The Prototypical Prophet

When Ahab saw Elijah, Ahab said to him, ‘Is it you, you troubler of Israel?’”

- 1 Kings 18:17

Elijah and his return has been the subject of our last two studies in our yearlong overview of the old covenant prophets. Since he and his successor, Elisha, are such significant figures in the history of God’s people, our consideration of the prophets would be incomplete without at least a brief look at these two individuals. Although these men were not writing prophets who left behind books for us to read, their messages and lives are recorded for us in the Old Testament. Dr. R.C. Sproul’s lectures on Elijah and Elisha from his teaching series Great Men and Women of the Bible will be the basis for the final three daily studies of 2013, and they will help us learn more about these prophets as well as wrap up any loose ends regarding the prophets and their special role in God’s plan.

Before Elijah’s ministry during the reign of King Ahab of Israel, prophecy was not unknown in the old covenant community. Several figures are given the title prophet or spoke what we would consider to be prophecies, including Abraham, Moses, Samuel, and Nathan (Gen. 20:7; Deut. 18:15; 1 Sam. 3:20; 2 Sam. 12:25). With Elijah, however, we see a change. The office of prophet becomes more permanent and prominent in the political and religious life of both the northern kingdom of Israel and southern kingdom of Judah. Unlike earlier prophets such as Nathan who were a part of the royal court, Elijah was an outsider who was not employed by the king. The later writing prophets would, by and large, follow this model. The prophets’ not being on the royal payroll was, in fact, advantageous for the people. Unlike the false prophets who did work in the royal court, Elijah and those who followed him were not incentivized to tell the people and king what they wanted to hear, for their livelihood did not depend upon the support of the nation.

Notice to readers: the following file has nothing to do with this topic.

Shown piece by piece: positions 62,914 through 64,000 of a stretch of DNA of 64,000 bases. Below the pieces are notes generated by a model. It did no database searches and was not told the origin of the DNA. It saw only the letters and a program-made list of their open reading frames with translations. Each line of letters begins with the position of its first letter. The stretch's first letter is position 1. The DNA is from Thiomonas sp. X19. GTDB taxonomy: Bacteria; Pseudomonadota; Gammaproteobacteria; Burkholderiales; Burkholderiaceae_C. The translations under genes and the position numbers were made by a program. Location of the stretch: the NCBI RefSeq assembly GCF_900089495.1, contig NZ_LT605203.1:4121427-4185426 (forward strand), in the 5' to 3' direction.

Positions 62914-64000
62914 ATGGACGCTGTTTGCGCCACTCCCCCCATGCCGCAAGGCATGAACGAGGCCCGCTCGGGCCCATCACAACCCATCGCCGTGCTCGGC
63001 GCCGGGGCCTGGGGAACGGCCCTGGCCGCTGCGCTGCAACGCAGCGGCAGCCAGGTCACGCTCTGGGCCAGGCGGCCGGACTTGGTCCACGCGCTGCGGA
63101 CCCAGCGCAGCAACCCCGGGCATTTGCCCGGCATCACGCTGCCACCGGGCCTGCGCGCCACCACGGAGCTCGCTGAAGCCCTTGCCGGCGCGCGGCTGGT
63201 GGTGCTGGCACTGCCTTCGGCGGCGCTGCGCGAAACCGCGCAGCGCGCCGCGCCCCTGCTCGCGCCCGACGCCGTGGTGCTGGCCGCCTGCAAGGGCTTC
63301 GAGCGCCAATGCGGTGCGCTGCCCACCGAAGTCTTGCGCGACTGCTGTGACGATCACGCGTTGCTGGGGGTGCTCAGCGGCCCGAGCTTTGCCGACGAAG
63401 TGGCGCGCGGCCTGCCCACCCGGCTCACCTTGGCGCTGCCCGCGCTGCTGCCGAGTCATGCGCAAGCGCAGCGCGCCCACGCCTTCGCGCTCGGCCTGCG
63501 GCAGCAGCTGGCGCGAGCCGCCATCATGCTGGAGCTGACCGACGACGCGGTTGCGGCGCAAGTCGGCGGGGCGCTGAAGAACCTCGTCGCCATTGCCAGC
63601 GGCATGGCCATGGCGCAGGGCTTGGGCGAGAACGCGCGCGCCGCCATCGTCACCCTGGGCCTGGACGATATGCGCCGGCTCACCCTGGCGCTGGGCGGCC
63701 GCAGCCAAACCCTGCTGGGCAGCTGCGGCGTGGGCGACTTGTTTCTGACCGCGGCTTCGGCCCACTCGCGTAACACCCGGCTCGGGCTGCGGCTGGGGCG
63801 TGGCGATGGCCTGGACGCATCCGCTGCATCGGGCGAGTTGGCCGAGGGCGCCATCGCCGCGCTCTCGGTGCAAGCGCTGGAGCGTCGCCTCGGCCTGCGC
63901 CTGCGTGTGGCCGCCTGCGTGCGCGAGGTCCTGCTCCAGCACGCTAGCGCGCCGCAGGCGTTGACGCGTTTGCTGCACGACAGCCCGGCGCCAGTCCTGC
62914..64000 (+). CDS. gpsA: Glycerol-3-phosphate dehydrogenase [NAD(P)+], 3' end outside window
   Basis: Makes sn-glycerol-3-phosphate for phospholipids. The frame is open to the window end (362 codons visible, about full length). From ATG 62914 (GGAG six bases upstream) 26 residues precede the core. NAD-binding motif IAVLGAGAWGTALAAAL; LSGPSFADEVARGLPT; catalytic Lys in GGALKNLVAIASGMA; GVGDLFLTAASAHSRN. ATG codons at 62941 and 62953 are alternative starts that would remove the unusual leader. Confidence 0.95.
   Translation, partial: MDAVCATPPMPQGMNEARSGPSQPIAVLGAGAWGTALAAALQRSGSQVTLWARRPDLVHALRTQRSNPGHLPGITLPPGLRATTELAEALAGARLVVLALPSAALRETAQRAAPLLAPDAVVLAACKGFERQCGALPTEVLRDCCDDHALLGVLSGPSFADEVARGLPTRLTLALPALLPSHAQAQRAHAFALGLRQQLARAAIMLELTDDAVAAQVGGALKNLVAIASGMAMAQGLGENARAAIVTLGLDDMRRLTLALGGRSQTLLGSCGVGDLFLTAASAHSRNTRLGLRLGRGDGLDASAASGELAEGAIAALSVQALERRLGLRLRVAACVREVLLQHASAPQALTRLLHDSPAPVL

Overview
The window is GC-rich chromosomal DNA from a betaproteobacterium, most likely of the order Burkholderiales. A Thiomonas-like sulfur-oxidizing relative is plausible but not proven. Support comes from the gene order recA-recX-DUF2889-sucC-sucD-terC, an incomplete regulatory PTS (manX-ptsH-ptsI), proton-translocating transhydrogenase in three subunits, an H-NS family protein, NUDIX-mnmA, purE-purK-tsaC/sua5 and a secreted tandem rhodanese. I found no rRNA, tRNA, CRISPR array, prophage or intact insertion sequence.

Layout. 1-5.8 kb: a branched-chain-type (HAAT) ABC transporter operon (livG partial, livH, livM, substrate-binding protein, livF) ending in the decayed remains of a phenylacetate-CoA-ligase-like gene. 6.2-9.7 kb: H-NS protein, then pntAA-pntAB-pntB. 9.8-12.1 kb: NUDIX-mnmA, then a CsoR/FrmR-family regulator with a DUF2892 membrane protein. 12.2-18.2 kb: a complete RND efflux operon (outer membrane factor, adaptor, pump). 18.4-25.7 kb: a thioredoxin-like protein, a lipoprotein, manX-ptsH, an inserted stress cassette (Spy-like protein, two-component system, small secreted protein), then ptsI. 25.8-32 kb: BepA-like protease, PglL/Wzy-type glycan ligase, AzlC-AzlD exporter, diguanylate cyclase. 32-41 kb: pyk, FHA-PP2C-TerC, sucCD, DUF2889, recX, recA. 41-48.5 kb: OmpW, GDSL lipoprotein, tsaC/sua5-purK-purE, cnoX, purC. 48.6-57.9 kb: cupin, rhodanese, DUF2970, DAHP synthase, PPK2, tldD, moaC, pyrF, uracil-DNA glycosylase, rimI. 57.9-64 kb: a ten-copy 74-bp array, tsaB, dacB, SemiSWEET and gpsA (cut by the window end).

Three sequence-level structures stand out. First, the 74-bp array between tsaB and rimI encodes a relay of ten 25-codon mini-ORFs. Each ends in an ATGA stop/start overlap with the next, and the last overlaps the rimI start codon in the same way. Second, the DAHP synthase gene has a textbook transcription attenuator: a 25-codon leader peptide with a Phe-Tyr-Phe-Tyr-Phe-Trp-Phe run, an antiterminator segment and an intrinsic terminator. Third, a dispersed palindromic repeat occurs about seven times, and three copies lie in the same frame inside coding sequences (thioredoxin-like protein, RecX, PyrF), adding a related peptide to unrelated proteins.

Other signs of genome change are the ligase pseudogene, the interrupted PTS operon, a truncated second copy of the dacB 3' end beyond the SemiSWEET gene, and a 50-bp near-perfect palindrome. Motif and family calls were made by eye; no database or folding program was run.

In our day, the old covenant prophets are often co-opted by radical movements as those who were unafraid to “speak truth to power” and sought the overthrow of the existing socio-political order. Such movements think they are acting in the spirit of Elijah, who was called the “troubler of Israel.” However, while it is certainly true that the prophets spoke the truth of the Lord to powerful people, they were not anarchists. Their ministry was of a rather conservative sort, for they sought not to get rid of the kingly office or temple. Instead, they sought reform of the nation so that it would better follow the law of God. The true heirs of the prophets call people back to God’s Word and do not seek to overturn it.

Coram Deo

We do not believe that the office of prophet continues today. God established the prophets as the foundation of the church, and a foundation is laid only once. However, God’s people are called to build on that foundation alone (Eph. 2:19–22). Today, preachers and teachers who call people back to the Lord’s inerrant Word stand in the prophetic line, not as infallible spokesmen for God but as those who direct us to the church’s prophetic and Apostolic foundation.

Passages for Further Study

Malachi 4:4
Matthew 5:17–20

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